Angered and perhaps a bit frightened, Sinister tore through room after room as he called out the boy’s name. And as he did, he grew more and more frantic. Finally, energy exploded out of the Horseman’s raised arms, nearly destroying the kitchen area! (Damn! Well, someone’s not getting a “World’s Best Sort-Of-Dad” coffee mug on Father’s Day with that attitude!) Nate’s tiny voice came from behind the villain. Obviously afraid, he apologized and claimed that he had gotten lost. Later, Nathaniel Essex would show Nate Grey the horrors of this Apocalypse-ruled world from the relative safety of a lab monitor. Nate stared at the pens in particular. But before Sinister could finish his sentence, the two of them disappeared!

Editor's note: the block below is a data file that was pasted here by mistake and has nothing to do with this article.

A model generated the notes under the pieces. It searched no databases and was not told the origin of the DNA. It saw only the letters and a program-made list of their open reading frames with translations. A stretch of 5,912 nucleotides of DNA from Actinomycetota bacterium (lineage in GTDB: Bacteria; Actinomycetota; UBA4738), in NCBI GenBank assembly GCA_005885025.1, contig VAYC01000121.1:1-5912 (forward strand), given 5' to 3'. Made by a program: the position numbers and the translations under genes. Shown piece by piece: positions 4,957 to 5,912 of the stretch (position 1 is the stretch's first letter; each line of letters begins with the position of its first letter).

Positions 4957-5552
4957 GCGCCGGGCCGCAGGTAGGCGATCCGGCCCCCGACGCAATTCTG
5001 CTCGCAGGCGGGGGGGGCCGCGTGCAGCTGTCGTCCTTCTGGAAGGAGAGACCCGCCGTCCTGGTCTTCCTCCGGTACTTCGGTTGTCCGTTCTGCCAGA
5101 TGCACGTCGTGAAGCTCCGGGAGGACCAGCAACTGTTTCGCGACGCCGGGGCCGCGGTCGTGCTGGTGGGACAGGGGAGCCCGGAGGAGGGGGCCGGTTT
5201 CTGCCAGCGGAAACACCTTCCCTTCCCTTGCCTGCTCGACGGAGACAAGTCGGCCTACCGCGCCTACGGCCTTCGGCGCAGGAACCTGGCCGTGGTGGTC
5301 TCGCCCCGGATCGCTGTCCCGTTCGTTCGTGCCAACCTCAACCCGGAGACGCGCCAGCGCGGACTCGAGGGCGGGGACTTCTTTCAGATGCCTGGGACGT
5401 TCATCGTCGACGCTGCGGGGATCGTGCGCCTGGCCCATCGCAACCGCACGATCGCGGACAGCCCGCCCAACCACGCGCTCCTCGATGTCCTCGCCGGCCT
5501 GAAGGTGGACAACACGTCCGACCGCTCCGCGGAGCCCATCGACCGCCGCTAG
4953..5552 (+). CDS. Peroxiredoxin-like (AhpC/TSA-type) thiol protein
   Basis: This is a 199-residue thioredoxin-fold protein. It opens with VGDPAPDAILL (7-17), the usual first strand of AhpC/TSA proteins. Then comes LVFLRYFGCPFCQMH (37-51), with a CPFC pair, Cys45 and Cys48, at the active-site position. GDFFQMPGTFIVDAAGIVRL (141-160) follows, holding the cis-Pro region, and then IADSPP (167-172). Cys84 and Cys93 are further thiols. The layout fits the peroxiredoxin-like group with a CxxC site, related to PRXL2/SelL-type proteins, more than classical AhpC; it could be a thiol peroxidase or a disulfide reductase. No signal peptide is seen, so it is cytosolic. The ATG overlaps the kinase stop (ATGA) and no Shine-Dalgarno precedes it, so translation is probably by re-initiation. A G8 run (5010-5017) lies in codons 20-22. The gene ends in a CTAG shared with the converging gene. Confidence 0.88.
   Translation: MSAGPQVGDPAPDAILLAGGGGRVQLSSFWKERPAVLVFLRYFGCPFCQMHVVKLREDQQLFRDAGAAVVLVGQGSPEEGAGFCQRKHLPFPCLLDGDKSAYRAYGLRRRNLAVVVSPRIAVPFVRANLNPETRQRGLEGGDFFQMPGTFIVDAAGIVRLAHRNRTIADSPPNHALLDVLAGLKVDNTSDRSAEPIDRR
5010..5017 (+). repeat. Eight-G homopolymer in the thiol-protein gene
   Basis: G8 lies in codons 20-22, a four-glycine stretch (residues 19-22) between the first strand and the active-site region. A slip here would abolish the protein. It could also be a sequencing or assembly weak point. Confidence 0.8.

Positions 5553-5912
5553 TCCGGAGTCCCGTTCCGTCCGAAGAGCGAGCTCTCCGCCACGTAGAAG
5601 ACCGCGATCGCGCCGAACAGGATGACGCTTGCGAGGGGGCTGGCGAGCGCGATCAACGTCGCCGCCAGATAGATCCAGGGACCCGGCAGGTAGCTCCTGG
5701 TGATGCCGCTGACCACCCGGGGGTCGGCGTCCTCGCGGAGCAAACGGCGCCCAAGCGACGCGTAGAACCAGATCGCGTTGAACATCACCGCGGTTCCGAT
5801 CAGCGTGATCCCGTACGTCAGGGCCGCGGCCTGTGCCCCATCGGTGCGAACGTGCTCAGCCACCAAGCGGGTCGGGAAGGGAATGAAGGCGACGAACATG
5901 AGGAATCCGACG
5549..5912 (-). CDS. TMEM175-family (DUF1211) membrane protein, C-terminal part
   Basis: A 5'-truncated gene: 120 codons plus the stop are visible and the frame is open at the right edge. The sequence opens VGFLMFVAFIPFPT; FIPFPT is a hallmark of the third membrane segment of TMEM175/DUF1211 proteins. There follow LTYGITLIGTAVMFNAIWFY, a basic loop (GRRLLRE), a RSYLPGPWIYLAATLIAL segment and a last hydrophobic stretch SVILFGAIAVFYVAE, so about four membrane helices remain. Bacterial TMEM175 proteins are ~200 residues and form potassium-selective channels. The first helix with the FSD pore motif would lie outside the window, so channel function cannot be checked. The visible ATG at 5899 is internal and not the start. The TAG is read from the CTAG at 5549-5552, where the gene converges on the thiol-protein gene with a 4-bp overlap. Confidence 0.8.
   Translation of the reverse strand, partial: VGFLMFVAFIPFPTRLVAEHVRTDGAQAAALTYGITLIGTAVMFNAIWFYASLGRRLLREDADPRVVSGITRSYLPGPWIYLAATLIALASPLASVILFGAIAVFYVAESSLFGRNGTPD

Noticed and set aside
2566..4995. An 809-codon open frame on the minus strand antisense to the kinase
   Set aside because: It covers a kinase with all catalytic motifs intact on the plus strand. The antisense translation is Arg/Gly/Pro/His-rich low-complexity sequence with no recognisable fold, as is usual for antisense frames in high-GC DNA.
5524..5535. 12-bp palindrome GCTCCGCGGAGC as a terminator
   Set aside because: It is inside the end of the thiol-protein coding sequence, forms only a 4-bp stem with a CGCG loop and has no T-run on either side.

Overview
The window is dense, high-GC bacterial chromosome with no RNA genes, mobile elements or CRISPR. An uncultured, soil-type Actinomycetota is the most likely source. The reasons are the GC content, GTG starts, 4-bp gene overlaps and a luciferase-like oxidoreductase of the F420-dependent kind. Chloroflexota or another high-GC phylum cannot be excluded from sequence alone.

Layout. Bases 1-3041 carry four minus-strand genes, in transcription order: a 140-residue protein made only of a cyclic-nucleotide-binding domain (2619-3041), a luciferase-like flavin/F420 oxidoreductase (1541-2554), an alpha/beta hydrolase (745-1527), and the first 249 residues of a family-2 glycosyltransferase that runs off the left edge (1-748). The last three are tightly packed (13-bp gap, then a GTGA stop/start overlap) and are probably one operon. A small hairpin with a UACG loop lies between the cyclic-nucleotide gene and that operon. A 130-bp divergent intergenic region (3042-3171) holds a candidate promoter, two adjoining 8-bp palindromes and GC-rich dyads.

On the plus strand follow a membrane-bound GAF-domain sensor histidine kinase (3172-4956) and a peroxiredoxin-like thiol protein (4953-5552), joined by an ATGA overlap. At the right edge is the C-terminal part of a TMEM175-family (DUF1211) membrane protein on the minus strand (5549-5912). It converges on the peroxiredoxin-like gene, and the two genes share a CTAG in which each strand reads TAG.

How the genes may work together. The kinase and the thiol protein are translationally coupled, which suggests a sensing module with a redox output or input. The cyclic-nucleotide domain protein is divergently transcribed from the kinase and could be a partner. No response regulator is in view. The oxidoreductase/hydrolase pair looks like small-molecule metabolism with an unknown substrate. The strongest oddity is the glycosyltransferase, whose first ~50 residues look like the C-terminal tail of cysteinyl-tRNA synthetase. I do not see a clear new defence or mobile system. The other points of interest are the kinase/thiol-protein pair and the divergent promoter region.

Mr. Sinister stood with a look of utter shock and disbelief upon his pale face! They were both now in a different place entirely! They were standing upon a catwalk above an area used to sort out humans from mutants. The strong from the weak. The pens seen earlier from the lab monitor in fact! A terrified young woman hunched near them attempts to stop armored guards from taking her aunt from her! Sinister reflexively tries to shield Nate with his own body! But shockingly, the guards run right through them as if they were no more than spirits! Nate however, grabs one of the armored goons by his belt! Anger flashes across the boy’s face as he utters one word, stop. Realization then hits the Horseman. The boy was doing all of this with his mind! Even more impressive was that he didn’t even know he was doing it! (Whoa! Talk about power! Sinister had better be careful how he disciplines Nate after this! He may just end up on the business side of a spanking instead!)